Aela Energía receives $410m in funding to develop two wind farms in Chile


The Aela Energía joint venture (JV) between Mainstream Renewable Power and Actis has secured $410m in project financing to develop two wind farms in Chile.

The investment comes from a group of multilateral and commercial banks, including Inter-American Development Bank and its member affiliate Inter-American Investment (IADB-IIC), as well as Mitsubishi UFJ Financial Group, Sumitomo Mitsui Banking, Korean Development Bank, Caixa, KfW and Banco Santander.

To be provided over 18 years, the funding represents 70% of the total financing of the projects, while their equity partners will provide the remaining 30%.

With the closure of financial activities, the JV will be able to begin construction of the wind farms.

Mainstream Renewable Power Chile general manager Bart Doyle said: “These projects were awarded through a competitive tendering process in which wind energy prices came in below fossil fuel prices, clearly demonstrating that renewable energy is cheaper than fossil fuel generation.

“These projects were awarded through a competitive tendering process in which wind energy prices came in below fossil fuel prices."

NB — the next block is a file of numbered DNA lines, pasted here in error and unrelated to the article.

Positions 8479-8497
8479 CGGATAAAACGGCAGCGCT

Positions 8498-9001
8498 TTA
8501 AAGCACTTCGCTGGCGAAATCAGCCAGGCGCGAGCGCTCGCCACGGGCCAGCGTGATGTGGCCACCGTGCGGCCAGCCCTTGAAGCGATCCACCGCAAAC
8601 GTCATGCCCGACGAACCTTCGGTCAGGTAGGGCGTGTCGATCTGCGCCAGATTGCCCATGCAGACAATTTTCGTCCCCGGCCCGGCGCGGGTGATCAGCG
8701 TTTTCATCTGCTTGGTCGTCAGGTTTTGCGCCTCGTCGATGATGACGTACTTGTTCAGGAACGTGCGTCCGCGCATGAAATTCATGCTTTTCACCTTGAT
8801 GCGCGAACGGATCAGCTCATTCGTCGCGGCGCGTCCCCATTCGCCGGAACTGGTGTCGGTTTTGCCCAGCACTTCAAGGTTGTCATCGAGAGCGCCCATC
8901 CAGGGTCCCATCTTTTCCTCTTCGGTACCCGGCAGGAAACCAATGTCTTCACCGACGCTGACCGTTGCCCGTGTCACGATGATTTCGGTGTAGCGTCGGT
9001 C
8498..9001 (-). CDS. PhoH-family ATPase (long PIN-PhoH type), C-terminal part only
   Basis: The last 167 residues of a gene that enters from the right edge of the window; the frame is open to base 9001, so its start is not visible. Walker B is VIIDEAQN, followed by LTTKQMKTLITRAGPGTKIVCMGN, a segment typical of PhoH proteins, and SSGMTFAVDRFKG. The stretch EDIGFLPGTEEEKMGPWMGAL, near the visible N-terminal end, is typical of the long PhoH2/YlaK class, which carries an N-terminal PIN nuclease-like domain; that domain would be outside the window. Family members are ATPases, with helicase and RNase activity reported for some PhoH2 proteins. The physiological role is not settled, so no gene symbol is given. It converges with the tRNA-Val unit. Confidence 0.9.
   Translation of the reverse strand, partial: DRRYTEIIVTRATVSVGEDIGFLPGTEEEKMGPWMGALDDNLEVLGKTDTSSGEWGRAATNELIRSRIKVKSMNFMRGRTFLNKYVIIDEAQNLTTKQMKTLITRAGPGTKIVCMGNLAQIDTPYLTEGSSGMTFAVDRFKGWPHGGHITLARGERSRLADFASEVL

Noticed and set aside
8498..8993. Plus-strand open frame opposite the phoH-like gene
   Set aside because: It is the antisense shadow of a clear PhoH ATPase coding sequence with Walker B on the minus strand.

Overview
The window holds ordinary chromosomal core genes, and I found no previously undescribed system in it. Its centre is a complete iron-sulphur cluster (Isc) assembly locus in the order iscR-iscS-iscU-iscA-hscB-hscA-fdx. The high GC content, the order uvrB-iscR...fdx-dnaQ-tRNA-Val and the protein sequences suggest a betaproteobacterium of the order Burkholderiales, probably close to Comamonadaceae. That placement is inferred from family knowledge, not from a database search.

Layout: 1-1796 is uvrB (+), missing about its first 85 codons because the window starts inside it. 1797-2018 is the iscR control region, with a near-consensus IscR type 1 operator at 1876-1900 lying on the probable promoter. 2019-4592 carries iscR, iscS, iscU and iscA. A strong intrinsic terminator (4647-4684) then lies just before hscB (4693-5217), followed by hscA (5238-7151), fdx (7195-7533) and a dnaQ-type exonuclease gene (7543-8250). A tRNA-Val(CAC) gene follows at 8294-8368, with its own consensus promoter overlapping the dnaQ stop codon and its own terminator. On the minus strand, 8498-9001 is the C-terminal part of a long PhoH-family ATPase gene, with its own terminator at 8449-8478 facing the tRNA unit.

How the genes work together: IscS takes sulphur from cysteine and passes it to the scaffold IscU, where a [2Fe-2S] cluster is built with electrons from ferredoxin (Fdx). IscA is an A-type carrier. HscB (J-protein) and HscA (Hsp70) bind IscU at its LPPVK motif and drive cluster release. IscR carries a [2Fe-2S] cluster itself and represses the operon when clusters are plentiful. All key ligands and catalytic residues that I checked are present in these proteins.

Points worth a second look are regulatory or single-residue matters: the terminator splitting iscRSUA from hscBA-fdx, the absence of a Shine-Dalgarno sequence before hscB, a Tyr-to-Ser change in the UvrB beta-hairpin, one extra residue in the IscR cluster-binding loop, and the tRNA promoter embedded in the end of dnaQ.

“Last year, Mainstream was exclusively awarded further supply contracts equivalent to almost 1GW of wind capacity in Chile, representing a 30% share of the auction, which further underpins our commitment to Chile and positions us as the leading independent renewable energy company focused on high-growth emerging markets.”

The proposed wind farm projects will feature the 170MW Sarco and 129MW Aurora facilities, which will be respectively situated in Freirina commune in the Atacama region and Llanquique Commune in Los Lagos.

German manufacturer Senvion will provide turbines for the farms, which are set to be completed by the second half of next year.

With a combined capacity of 299MW, the farms are expected to power the equivalent of 460,000 households.


Image: Cuel wind plant in Chile, developed, constructed and operated by Mainstream Renewable Power, and owned by Aela Energia. Photo: courtesy of Mainstream Renewable Power.